The New Age After The 1500S Essay — страница 3

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implicit in this difference between east and west. In the time span between the sixteenth and the eighteenth century states that were once powerful fell in rank, namely Spain, Sweden, the Netherlands, and the Ottoman Empire. This led to the rise of the new great powers such as Austria-Hungary, England, France, Prussia, and Russia. Factors to their rise were their geography, financial system, military strategy, and a new form of bureaucracy. Laws ensured the people?s security , whereas religion did not interfere. Furthermore a new form of government was introduced, where there was more than just an exclusive group at power. With these changes a new system of modern bureaucracy began to rise. With that a major contradiction seemed to come up. How could capitalism, promoting free

enterprise, and bureaucracy, which was a complex system of regulations and restrictions, coexist? However, taking a closer look at today?s capitalistic societies one can clearly detect an advantage of that constellation. In Germany for example the capitalistic business world is strongly restricted by government regulations, decreasing the companies? profits, but benefiting society. In Brazil, on the other hand, where the so called “capitalismo salvage” prevails, the business world lives of the people, leaving them in poor conditions. The ?Treaty of Utrecht? benefited most of central Europe by establishing a balance of power and restoring peace. Russia benefited of Sweden?s decline, and a large bureaucratic machinery collected a lot of taxes. Ivan the Terrible build up an

extremely efficient system of espionage, which preserved his own power and increased state revenues. Likewise, Prussia prospered from its modern legal system, its strong state apparatus, where bureaucrats were state servants with some duties and many privileges. Prussia was also known for its disciplined army with advanced weapons. One could say that Prussia was a very well organized efficient power. Austria-Hungary was also able to maintain its status as a great power for a long time. The bureaucracy remained efficient due to the separation of power that existed between the prince and the people. In this case, the elements of finance, geography, and military strategy were not as crucial to the rise of this organization. France kept an effective and rational bureaucracy that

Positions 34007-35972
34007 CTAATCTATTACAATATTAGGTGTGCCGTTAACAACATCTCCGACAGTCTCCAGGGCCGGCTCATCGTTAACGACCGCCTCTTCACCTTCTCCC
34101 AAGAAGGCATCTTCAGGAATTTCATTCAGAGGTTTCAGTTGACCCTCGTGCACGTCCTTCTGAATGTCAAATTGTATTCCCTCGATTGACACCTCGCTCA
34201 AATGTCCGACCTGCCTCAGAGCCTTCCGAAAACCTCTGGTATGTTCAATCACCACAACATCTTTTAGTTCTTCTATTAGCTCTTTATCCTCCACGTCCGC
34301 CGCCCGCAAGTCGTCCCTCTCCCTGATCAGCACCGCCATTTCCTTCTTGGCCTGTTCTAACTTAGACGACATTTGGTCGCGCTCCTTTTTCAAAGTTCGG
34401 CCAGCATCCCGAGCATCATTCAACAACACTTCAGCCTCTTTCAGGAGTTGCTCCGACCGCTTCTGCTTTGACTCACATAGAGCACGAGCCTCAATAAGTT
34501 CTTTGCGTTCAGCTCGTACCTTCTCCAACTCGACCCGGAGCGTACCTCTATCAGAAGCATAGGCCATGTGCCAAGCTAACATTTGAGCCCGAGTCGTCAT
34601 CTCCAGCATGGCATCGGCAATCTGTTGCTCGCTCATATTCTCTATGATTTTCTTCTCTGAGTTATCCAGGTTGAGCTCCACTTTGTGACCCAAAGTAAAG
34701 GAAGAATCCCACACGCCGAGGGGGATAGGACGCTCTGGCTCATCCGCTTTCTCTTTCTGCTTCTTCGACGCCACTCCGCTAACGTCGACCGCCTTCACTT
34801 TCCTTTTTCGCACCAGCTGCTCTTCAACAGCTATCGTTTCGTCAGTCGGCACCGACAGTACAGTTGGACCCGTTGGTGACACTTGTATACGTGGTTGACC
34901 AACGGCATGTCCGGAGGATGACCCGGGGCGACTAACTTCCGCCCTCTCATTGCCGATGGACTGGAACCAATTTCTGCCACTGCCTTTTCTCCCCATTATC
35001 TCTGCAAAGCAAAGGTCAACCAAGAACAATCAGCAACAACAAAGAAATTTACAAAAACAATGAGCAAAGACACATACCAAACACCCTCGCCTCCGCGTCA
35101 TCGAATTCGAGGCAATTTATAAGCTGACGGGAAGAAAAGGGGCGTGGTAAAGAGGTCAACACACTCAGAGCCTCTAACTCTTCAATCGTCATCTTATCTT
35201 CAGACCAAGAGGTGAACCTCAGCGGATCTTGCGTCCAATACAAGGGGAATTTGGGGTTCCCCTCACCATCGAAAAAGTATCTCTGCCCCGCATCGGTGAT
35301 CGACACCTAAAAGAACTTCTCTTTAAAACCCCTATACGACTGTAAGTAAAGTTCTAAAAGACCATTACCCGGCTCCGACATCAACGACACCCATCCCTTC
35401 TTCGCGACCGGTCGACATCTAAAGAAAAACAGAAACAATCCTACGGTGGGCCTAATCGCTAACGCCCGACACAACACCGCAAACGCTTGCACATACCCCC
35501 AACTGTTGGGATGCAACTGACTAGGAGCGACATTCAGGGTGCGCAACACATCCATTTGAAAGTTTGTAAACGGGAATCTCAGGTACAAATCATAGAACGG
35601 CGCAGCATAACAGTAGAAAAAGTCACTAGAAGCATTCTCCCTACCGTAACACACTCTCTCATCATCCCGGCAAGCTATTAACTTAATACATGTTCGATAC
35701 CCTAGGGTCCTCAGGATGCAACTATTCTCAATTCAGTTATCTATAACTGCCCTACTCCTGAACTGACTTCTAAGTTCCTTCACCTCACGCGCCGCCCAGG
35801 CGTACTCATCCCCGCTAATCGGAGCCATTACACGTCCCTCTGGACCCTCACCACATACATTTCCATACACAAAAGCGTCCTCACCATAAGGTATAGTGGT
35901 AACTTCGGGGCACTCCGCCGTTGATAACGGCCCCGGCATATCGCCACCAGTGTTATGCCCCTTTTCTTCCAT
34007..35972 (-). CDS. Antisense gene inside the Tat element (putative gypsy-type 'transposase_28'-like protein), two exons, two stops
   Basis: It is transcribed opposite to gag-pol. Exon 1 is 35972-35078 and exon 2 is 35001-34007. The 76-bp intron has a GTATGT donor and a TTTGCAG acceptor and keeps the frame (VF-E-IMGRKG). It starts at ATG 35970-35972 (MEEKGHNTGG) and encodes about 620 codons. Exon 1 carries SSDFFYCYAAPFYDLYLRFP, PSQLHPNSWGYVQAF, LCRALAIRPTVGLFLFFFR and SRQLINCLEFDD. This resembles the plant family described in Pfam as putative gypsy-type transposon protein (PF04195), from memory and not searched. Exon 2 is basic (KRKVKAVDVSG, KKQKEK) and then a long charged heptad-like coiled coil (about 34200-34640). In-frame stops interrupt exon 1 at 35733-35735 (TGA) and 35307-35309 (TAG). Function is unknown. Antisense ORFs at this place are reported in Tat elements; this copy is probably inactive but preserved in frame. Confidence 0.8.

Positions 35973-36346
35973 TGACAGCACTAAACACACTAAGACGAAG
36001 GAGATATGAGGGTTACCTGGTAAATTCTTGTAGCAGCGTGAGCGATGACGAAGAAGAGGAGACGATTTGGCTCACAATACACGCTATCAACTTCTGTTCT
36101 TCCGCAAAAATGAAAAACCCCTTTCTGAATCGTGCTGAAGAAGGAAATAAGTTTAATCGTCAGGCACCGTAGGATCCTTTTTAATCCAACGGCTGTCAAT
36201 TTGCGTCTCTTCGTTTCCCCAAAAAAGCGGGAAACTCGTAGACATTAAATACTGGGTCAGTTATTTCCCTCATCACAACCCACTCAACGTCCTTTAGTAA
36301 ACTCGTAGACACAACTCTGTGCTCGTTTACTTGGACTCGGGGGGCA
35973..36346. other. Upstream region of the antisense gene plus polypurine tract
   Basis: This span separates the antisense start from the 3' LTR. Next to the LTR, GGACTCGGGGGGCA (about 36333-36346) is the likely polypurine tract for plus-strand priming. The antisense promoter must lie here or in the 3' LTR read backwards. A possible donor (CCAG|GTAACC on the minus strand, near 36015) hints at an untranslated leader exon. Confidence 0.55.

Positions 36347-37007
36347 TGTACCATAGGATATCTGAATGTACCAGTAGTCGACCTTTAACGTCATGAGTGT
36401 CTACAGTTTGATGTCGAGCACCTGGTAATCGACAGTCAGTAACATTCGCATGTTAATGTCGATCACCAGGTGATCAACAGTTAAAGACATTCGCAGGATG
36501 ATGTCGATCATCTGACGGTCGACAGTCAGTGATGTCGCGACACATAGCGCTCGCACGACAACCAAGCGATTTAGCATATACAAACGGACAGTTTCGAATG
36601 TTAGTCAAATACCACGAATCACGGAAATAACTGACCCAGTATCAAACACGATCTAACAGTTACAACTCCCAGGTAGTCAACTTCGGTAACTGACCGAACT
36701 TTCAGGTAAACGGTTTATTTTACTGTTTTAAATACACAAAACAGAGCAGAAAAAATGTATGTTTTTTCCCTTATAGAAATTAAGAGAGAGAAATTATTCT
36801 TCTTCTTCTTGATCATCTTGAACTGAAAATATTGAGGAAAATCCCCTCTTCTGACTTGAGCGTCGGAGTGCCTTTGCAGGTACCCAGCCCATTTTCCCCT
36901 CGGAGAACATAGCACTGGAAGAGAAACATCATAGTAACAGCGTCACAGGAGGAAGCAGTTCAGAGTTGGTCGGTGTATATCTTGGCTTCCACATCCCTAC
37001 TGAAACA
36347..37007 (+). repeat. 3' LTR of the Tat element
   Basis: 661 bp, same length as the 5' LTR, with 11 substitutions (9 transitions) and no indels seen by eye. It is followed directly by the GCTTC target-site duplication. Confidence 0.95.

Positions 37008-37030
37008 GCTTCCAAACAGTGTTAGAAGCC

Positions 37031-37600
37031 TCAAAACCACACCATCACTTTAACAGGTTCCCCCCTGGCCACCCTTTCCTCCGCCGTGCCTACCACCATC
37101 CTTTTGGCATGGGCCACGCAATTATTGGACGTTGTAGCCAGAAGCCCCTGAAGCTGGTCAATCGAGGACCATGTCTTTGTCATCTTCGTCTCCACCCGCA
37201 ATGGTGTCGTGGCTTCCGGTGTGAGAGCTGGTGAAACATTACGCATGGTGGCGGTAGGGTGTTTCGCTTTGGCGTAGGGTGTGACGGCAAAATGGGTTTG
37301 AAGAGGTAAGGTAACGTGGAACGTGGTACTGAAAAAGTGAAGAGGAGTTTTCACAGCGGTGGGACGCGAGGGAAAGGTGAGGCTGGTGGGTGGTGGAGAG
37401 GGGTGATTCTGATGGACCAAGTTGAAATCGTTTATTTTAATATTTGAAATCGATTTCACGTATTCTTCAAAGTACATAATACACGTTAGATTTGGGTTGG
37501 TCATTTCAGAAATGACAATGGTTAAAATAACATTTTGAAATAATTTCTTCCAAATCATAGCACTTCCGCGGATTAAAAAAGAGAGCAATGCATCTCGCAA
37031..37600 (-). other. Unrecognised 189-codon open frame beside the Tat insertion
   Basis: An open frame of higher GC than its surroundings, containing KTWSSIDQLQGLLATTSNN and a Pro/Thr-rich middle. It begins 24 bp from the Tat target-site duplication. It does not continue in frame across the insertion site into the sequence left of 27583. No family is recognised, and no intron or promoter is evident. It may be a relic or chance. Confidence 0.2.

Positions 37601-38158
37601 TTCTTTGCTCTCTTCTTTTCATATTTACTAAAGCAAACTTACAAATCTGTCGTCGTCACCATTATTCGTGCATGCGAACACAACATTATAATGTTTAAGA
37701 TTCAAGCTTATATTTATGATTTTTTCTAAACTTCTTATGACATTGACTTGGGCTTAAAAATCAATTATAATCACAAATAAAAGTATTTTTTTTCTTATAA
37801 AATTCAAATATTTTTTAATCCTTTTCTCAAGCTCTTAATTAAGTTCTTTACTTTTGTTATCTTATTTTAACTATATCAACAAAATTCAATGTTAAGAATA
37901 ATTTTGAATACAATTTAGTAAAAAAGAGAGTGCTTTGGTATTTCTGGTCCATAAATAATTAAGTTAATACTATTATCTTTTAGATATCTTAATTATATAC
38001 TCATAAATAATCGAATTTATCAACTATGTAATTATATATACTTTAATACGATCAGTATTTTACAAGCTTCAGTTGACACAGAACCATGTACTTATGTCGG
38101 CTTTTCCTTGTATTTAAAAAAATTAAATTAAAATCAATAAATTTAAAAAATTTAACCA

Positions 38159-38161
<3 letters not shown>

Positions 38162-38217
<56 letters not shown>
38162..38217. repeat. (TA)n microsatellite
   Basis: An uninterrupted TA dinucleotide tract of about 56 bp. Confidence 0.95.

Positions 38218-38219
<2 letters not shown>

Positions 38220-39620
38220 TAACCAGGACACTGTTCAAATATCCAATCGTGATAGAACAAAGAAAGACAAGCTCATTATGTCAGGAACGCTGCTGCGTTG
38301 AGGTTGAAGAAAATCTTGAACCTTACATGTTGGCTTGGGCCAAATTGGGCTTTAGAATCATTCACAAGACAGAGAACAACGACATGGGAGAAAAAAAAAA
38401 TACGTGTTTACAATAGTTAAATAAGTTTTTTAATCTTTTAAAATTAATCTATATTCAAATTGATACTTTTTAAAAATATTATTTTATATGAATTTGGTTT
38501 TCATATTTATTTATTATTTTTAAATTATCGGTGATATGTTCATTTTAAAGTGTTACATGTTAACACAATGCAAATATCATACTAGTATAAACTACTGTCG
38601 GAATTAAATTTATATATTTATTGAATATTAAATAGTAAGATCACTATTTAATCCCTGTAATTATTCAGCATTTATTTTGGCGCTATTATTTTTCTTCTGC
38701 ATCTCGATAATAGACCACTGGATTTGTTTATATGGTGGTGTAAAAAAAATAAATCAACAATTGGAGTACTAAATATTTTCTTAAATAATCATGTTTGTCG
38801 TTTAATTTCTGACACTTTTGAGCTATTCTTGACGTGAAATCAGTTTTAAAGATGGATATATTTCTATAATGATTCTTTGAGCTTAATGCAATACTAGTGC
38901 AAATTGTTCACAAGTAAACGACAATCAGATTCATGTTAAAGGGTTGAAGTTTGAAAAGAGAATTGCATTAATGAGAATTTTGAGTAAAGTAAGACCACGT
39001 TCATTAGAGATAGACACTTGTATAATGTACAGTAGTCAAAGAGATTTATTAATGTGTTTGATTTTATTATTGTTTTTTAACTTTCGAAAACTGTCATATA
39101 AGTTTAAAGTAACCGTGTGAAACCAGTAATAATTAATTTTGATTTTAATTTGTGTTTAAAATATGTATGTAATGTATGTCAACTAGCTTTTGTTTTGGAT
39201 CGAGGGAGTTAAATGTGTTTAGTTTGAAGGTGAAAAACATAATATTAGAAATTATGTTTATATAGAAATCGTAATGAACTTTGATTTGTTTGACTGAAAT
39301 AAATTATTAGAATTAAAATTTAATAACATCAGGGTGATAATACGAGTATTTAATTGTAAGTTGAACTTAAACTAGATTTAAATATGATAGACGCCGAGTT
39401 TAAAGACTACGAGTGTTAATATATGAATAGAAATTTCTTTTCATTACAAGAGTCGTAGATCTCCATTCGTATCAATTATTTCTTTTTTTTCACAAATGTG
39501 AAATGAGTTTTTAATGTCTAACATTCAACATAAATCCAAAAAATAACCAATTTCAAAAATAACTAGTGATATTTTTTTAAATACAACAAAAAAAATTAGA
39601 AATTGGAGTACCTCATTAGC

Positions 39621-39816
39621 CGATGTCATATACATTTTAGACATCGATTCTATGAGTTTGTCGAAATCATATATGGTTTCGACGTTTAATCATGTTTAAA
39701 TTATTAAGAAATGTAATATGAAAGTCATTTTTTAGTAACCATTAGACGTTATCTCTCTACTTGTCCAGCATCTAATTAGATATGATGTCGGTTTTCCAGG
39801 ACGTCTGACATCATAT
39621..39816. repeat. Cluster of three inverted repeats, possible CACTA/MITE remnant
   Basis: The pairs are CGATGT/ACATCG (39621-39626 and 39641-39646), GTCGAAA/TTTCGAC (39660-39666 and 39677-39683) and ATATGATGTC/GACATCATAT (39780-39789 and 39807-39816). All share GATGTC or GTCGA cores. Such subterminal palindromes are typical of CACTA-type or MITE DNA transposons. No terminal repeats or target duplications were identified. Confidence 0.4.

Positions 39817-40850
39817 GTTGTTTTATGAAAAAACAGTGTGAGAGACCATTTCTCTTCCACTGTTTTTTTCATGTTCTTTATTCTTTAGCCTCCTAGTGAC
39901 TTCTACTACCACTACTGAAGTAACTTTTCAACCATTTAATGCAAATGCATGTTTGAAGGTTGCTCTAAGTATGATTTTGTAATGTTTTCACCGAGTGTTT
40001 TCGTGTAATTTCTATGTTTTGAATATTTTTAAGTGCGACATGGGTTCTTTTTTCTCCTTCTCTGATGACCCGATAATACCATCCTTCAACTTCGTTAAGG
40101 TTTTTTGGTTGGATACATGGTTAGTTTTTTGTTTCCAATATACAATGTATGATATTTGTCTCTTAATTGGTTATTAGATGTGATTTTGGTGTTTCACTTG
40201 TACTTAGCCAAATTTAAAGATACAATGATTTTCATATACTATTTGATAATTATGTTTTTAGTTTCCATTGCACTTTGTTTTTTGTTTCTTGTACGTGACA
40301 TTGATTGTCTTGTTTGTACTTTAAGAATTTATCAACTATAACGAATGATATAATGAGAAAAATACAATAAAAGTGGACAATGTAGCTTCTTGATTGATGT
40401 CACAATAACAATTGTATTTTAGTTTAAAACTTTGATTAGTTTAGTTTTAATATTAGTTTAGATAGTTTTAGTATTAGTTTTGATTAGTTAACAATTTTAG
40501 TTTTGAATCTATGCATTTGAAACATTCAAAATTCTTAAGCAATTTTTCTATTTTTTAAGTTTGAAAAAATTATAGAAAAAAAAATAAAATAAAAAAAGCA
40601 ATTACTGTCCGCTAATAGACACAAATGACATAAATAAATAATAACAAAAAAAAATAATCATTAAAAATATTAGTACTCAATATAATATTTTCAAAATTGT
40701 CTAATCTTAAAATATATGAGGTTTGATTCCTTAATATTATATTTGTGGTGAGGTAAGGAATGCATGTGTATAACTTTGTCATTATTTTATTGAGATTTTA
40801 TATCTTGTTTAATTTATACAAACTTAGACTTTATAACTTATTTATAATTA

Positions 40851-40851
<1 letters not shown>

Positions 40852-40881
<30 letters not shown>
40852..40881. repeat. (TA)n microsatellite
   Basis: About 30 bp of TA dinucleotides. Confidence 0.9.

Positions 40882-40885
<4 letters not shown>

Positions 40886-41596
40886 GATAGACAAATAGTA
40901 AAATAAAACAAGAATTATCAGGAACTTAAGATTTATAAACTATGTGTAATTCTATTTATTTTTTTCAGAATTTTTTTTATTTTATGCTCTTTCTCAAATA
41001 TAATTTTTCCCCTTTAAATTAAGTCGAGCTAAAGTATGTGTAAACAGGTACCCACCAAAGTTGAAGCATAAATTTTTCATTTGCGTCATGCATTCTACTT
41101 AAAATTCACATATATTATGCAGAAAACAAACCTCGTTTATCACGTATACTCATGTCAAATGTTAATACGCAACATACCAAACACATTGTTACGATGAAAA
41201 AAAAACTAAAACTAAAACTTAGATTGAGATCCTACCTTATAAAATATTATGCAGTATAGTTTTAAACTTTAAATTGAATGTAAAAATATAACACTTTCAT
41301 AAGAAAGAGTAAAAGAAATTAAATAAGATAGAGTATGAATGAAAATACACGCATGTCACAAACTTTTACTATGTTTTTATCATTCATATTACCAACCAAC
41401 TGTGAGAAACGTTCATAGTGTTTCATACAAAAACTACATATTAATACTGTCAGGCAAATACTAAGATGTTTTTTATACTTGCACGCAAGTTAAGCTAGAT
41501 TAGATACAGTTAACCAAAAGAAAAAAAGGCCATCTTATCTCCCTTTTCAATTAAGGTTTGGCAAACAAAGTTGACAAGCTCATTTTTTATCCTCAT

consisted of royal officials who acted as state authorities along with the king. The collection of revenue was direct and strictly enforced by the bureaucracy. While France was a prominent Great Power, it also faced numerous problems. Their military strategy was extremely weak. The allotment of revenue that went towards defense was split between land and sea powers; creating a mediocre military in both areas. Thus, France was unable to turn to the offensive. The taxes collected were not enough to uphold the maintenance of the state. France’s financial situation was inferior to that of England’s since they had no system of credit which England already developed. France also relied heavily on the importation of goods from colonies. This constant trade drained the economy

because it called for a strong navy which was not possible. England became superior to France in many ways. This was largely due to the industrial revolution that made England a powerful force while France suffered because of structural problems. England experienced success in the coal, iron, textile, and steel industry. England was the leading nation in Europe in mining and heavy manufacturing. Then came more innovations such as the invention of the steam engine in 1712. This success led only to more prosperity in many areas. The rise of the mentioned powers was greatly influenced by the adaptation of a new system of bureaucracy. This new system utilized at least one of the important factors that brought about the rise of these nations: finance, geography, or military strategy.

England proves to be the best example of this modern bureaucratic system because it used all three elements while striving for maximum efficiency and power.